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Fearing the People...
by Newropeans-Magazine
2011-09-09 07:13:17
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These two words are essentially synonymous, and refer to a popular vote outside the normal electoral process, on one or more specific issues of importance. It has and is used in many countries. In fact, in some, like in Australia, it is mandatory to hold it and take part in it for any constitutional reform.

Apart from various Latin American countries, Western democracies such as France and Switzerland have used it regularly. In California, specific matters tend to be “piggy-backed” on top of other electoral processes but they are basically the same exercise.

Why hold such a vote in a parliamentary democracy where the legislative power normally deals with law-making decisions? There could be many reasons, ranging from the importance of the question being asked, the fact that it is a new element which was not part of the electoral platform when the parliament was initially elected, or because the said parliament is not fully representative due to the electoral system or a high abstention rate.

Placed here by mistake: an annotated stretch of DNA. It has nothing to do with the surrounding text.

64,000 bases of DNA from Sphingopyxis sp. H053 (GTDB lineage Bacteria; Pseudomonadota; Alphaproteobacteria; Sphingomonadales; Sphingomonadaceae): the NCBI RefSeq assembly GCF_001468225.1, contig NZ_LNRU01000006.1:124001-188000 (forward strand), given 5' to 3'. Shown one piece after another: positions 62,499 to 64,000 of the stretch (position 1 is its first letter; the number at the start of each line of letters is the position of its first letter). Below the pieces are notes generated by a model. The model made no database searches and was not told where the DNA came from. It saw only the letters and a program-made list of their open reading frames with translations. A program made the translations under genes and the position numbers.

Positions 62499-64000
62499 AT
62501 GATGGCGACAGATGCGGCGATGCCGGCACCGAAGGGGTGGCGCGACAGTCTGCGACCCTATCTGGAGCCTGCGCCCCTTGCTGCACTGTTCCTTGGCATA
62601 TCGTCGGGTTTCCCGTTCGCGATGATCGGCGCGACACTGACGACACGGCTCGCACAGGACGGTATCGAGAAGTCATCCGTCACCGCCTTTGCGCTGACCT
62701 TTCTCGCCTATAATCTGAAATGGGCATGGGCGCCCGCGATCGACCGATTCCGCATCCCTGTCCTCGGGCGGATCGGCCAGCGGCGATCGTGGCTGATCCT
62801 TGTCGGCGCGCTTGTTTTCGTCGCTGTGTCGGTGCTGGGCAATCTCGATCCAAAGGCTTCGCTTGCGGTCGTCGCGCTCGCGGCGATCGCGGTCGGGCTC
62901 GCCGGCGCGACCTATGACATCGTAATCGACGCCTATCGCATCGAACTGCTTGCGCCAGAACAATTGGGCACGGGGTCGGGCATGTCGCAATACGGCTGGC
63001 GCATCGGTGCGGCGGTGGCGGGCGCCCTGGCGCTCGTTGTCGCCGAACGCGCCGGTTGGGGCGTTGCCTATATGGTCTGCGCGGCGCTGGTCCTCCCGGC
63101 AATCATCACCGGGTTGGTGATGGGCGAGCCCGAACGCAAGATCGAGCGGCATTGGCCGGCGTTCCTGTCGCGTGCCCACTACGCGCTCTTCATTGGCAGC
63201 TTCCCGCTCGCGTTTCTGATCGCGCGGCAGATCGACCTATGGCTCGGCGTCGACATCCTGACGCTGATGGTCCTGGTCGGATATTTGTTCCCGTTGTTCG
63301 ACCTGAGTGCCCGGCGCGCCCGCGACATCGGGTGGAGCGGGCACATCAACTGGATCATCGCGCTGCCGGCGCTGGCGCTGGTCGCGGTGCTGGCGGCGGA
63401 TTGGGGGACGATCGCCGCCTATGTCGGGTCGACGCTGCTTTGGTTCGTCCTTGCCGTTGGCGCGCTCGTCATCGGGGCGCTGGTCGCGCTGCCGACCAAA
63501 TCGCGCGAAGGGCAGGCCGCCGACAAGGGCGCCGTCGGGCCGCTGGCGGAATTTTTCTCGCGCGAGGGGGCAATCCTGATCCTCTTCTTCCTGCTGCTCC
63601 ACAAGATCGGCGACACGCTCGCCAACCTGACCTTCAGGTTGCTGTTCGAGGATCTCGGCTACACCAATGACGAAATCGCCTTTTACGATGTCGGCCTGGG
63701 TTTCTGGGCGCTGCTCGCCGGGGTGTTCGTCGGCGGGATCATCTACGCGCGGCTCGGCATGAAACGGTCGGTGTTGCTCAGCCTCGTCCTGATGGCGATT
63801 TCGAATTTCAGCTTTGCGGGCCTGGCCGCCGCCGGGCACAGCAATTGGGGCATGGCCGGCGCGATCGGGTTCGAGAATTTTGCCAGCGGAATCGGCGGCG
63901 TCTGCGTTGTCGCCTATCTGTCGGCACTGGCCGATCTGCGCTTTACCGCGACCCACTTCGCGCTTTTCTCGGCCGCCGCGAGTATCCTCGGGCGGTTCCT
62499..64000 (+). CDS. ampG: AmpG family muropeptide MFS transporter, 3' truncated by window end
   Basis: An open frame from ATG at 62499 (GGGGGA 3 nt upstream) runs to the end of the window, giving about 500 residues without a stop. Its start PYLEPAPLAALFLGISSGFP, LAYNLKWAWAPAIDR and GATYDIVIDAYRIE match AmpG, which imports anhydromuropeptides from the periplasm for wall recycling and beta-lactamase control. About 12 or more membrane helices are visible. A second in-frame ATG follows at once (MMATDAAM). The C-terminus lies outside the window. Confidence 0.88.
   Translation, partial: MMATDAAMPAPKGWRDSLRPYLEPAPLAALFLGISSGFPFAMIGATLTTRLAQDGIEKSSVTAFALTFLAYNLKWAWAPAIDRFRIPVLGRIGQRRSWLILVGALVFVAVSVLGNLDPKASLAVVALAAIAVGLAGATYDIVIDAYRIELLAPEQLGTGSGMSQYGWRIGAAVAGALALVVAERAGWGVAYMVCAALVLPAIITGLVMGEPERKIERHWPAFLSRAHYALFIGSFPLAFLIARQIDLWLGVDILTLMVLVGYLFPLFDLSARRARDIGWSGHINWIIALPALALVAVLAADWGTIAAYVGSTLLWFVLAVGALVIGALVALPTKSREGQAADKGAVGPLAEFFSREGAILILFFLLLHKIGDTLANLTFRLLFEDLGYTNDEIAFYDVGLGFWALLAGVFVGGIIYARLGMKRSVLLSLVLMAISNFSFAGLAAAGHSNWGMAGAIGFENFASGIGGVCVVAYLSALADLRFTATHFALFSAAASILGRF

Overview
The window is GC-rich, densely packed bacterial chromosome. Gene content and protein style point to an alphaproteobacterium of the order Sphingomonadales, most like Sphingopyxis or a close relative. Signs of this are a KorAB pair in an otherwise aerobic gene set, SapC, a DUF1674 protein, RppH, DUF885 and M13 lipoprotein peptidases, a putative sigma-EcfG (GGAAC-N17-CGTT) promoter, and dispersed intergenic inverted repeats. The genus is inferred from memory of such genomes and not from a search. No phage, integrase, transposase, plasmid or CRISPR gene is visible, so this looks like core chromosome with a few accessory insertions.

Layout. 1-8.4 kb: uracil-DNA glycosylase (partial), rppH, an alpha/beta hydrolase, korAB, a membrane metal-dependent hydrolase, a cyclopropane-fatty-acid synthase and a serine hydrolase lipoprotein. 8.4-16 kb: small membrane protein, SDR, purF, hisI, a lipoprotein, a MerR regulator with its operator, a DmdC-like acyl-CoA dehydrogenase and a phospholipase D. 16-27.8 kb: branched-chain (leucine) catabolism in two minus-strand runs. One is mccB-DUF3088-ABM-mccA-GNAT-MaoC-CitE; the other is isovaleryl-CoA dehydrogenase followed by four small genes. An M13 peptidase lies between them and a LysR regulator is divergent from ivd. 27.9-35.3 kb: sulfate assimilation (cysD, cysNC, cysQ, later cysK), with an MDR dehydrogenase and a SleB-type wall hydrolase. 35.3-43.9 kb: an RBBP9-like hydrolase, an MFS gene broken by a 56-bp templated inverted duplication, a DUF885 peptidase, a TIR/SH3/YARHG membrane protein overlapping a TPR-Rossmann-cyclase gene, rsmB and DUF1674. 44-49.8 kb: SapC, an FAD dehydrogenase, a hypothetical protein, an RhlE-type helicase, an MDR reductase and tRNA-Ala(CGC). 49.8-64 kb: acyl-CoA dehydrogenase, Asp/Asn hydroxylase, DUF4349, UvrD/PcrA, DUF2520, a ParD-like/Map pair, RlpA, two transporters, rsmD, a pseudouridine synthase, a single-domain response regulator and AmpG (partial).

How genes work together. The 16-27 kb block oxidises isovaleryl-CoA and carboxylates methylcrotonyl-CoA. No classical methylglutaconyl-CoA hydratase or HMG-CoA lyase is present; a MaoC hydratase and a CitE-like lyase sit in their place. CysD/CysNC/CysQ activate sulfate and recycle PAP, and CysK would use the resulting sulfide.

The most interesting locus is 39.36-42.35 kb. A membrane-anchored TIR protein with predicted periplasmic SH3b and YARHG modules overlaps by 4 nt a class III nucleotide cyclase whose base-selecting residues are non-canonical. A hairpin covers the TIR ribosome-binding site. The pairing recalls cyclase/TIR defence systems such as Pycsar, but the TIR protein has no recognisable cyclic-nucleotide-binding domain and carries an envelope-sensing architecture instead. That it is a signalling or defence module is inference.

Admittedly, the procedure can have its flaws, or even traps. A famous case is that organised by France’s General de Gaulle in relation with the independence struggle for Algeria. The question voters were asked was (I am paraphrasing) :”Do you want peace in Algeria, and are you prepared to give the government full powers to achieve it”. Disguised as one question, it is in fact two questions. Of course, few people would answer that they did not want peace in Algeria, but by voting for that you also gave an almost dictatorial carte blanche to the government.

In Chile, the current 1980 Constitution, which was itself approved by referendum, only recognises one instance where a plebiscite is possible. Article 128 says that if a constitutional reform properly voted by congress is rejected wholly or partly by the president, then it is possible to hold a plebiscite to settle the difference.

As readers would know, we currrently have a major upheaval in Chile, basically about Education but deep down about the model of society that the country needs and wants. Opposition voices have called for a plebiscite in this respect.